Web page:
Groucho and Leo in the soup.

Author:Gehring, Wes D.
Position:REEL WORLD - Brief Article - Product/Service Evaluation - Critical Essay

THE MARX BROTHERS' "Duck Soup" (1933) is one of the watershed films of American cinema. No less a comedy artist than Woody Allen calls it "probably the best talking comedy ever made," and uses an extended clip from it to anchor one of his own later classics--"Hannah and Her Sisters" (1986). Director Leo McCarey's greatest contribution to "Duck Soup" was the mirror sequence, where Harpo (with a painted on moustache, a la Groucho) doubles as his brother's nightgown-attired reflection.

To uncover this famous scene's origins, it is worthwhile to look into McCarey's professional relationship with Charley Chase, who was one of the great--but neglected--clowns of silent-screen comedy. Film historian David Robinson described him as "long and gangly, with a look of hurt bewilderment, a foolish tittle moustache and a vague air of being assembled of slightly ill-fitted parts." This neglects the dapperly attired handsomeness of Chase's comedy persona, though it still is a screen life filmmaker Robert Youngson characterized as "one long embarrassing moment."

The McCarey-Chase collaboration (1924-26) occurred at Hal Roach's fun factory, a silent comedy studio which had, by this time, usurped the laughter mantel from the much-honored Mack Sennett. Despite Chase's longer seniority in film at the time of the McCarey collaboration, most students credit the comedian's greatest works as coinciding with his McCarey teaming. For example, Peter Hogue's groundbreaking "Charley with a Y" article for Film Comment stated, "The artistic blooming of [Chase] is inseparable from the advent of Leo McCarey as Chase's director in mid-'24.... The onscreen results were particularly exceptional in 1925-26."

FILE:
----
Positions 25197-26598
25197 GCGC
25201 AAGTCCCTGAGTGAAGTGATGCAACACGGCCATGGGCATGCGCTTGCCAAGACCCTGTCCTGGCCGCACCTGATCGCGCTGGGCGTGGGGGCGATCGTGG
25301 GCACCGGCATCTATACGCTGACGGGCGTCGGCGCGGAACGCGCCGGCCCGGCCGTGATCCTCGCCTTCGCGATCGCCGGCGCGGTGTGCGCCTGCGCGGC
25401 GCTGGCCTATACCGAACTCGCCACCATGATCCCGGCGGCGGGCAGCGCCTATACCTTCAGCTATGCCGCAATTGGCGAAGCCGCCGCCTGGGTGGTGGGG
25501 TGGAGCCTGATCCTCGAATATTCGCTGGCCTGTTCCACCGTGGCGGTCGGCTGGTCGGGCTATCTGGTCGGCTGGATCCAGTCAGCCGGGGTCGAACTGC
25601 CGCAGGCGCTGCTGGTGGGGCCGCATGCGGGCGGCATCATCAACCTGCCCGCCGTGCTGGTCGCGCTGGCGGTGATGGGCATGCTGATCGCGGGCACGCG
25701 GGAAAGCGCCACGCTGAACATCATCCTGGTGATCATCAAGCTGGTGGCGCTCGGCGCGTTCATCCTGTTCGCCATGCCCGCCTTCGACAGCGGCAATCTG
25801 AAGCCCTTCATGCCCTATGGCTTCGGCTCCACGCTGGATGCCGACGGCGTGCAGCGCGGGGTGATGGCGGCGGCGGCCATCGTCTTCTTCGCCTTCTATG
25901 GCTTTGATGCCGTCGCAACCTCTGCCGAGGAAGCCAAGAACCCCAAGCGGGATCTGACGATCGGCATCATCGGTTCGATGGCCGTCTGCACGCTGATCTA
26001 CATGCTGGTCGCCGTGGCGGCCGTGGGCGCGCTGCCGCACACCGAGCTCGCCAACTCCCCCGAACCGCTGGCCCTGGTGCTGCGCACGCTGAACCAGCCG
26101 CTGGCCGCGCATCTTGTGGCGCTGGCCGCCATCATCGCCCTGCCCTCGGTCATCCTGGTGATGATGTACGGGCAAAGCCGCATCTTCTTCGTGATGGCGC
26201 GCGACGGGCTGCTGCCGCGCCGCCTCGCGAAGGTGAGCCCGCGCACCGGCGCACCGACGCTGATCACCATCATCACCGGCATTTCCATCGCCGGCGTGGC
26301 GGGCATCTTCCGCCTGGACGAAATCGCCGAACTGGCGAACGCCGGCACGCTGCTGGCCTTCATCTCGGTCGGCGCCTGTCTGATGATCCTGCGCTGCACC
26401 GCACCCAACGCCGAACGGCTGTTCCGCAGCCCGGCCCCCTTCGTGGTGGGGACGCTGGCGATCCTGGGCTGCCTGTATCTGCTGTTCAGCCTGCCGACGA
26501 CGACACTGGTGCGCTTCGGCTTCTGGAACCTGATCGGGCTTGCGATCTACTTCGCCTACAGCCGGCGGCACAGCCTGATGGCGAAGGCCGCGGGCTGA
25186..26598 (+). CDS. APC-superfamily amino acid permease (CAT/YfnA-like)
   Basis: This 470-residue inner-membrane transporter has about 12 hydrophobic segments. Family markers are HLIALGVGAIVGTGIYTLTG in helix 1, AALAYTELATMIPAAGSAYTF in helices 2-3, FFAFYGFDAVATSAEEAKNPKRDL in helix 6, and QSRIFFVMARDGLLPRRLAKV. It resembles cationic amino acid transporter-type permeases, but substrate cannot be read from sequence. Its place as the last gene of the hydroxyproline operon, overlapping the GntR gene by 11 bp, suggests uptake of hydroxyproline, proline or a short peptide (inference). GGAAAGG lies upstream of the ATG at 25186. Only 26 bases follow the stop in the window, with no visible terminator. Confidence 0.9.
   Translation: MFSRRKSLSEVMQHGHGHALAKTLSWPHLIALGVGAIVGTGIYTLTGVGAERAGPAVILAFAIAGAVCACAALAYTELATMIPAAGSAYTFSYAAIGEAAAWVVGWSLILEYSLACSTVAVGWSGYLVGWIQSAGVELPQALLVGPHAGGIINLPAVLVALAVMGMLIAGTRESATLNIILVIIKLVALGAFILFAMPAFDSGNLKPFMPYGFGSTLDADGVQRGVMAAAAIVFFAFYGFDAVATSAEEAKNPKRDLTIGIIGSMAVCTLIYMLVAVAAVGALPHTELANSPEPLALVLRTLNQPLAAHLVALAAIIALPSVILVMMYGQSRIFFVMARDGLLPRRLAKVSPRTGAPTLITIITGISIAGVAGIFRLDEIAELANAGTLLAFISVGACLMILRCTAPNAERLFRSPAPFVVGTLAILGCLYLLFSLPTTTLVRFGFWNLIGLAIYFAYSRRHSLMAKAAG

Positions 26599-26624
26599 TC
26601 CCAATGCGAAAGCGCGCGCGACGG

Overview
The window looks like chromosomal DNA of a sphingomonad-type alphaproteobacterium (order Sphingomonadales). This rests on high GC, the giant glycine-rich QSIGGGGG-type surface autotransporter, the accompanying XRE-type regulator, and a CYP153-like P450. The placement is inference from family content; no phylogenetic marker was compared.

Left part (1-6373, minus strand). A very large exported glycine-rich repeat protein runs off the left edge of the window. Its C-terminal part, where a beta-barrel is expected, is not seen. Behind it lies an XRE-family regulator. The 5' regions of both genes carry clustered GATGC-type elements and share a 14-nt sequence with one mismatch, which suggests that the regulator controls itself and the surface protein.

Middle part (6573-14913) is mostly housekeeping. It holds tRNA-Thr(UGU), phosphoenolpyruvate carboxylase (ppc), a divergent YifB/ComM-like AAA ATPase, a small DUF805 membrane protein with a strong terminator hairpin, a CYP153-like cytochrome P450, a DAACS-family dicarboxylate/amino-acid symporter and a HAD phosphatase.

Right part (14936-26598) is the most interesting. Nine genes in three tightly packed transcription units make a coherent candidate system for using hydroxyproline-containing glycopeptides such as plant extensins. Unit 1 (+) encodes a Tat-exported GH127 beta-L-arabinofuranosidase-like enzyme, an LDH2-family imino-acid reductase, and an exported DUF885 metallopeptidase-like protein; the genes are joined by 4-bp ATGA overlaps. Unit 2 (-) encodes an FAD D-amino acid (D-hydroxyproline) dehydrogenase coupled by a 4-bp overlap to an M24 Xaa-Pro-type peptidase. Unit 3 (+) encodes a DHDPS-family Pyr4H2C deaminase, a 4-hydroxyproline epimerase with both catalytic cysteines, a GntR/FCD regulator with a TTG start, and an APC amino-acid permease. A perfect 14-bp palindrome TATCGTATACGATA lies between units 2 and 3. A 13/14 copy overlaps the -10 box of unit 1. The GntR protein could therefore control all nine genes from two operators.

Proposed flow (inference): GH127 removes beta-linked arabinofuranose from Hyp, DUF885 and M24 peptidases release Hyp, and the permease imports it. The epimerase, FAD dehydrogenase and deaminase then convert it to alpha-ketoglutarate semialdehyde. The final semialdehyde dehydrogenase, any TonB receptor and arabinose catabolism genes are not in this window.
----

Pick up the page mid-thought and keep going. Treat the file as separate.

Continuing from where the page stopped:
In screening dozens of these Chase-McCarey short subjects, I was struck by the inventiveness of these silent farces, anticipating such later McCarey screwball comedies as 'The Awful Troth" (1937) and "My Favorite Wife" (1940). Yet, nothing prepared me for the surprise to be found in the Chase-McCarey short, "Mum's the Word" (1926). "Word" is the most elaborate of McCarey's silent comedies of manners. Chase's screen mother has just remarried when he pays her a surprise visit. Since she has not told the second husband about her grown son, she asks Chase to pretend to be the valet. Predictably, the new husband will catch him in several seemingly compromising situations with his mother.

Simultaneously, yet another new member of the household, the maid (Martha Sleeper), adds further farce to...

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